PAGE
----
When we were able to take our gaze from the heavens we became conscious of the marvelous greenness of the grain and alfalfa fields about us, then accentuated by the weird light of the sunset, and we learned later the scientific cause of the gorgeous 140 Imperial sunsets. Evaporation from the irrigation system and Salton Sea, together with the fine dust constantly in suspension in the dry desert air, are the elements responsible for spectacular effects such as I have tried to describe.

A half dozen miles from Dixieland we crossed New River, a great gulch twenty-five feet deep and several hundred yards wide. This was the channel cut by the terrible flood of 1904-6 and gives some conception of the danger that threatened the Valley when practically the whole volume of the Colorado tore through the yielding sands. There is now no running water in the river, the road crossing on its dry bed.

The roads throughout the Valley are generally unimproved and a clever plan has been adopted to keep down the dust, which would become almost unbearable in this rainless region. The wide roadways are divided in the center by a ridge of earth; and the sides are alternately flooded with water from the irrigating ditches, a plan which keeps the dust pretty well in control. But woe to the motorist who attempts to drive across a "wet spot" before the road has thoroughly dried—the soil usually partakes of the nature of quicksand; the car speedily settles to the running boards and a stout team is about the only remedy for the predicament.

We reached El Centro after dusk and repaired to the Oregon Hotel, a fairly comfortable inn, though not good enough to satisfy the ambitions of this live town, for the Barbara Worth, a hundred-thousand-dollar steel-and-concrete structure, was building. El Centro has a population of about six 141 thousand and is a live place commercially, being the capital and banking center of the Valley. It is substantially built and we noted there has been developed a type of architecture designated to mitigate the intense heat. The business buildings have arcades with balconies along the streets and some of the houses and public buildings have double roofs. Every sign pointed to the prosperity of the town and it doubtless offers numerous opportunities to enterprising business men.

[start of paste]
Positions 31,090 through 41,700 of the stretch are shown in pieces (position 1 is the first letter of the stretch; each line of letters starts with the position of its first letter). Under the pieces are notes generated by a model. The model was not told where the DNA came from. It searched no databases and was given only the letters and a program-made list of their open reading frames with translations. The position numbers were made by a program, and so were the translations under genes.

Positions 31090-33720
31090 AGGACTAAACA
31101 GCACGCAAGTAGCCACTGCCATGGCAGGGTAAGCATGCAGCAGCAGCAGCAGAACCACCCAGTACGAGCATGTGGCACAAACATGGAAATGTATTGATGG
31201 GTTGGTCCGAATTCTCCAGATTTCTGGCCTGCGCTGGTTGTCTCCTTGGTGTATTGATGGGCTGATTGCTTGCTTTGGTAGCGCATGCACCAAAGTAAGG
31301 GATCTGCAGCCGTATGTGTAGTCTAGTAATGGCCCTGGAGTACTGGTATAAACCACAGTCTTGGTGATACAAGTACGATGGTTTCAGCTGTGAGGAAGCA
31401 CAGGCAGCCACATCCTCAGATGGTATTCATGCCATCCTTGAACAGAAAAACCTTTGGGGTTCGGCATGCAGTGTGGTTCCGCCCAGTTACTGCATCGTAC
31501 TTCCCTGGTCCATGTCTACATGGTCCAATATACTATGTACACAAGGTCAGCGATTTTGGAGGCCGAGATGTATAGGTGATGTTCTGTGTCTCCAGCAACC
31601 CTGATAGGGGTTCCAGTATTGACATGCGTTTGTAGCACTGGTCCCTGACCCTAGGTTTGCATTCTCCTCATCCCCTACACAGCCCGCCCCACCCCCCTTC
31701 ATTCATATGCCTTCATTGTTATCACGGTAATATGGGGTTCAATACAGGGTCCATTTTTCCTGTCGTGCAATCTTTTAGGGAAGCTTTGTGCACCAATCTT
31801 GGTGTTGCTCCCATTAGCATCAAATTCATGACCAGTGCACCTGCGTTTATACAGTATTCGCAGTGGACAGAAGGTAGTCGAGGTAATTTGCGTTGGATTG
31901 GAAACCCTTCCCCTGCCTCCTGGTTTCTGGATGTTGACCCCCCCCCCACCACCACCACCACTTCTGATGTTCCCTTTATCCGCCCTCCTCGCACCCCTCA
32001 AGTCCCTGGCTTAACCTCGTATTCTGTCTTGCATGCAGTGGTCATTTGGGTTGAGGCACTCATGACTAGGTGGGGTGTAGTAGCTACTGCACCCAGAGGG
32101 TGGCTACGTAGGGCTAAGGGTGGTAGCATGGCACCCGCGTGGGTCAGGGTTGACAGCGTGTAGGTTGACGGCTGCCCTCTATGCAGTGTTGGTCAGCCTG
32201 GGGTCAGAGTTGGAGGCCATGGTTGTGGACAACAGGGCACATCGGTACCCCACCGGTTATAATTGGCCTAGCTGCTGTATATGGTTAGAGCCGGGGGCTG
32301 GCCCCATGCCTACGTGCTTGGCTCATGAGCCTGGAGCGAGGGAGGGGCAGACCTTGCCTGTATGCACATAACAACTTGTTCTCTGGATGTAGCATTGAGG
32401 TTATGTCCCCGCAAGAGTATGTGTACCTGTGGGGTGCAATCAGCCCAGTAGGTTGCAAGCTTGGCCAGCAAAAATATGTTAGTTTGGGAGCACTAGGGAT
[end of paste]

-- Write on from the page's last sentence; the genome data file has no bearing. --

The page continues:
A favorite trip out of El Centro is to Calexico, eight miles distant on the Mexican frontier, and the streets were thronged with Ford cars bearing the legend, "Auto Stage to Calexico." At the time of our visit, California state troops occupied this border town to forestall a possible attack by the Mexican army in Mexicali, just across the line. There was considerable uneasiness in the Imperial country in view of the fact that the canal carrying the water supply passes through Mexican territory.

This situation necessarily creates an element of uncertainty as to the future of the Valley and a strong agitation is being made for the construction of an all-American canal. So far little has been accomplished in this direction, owing to the difficult terrain to be crossed and the vast cost of such an enterprise. There is a feeling, however, that such a canal must and will come in time.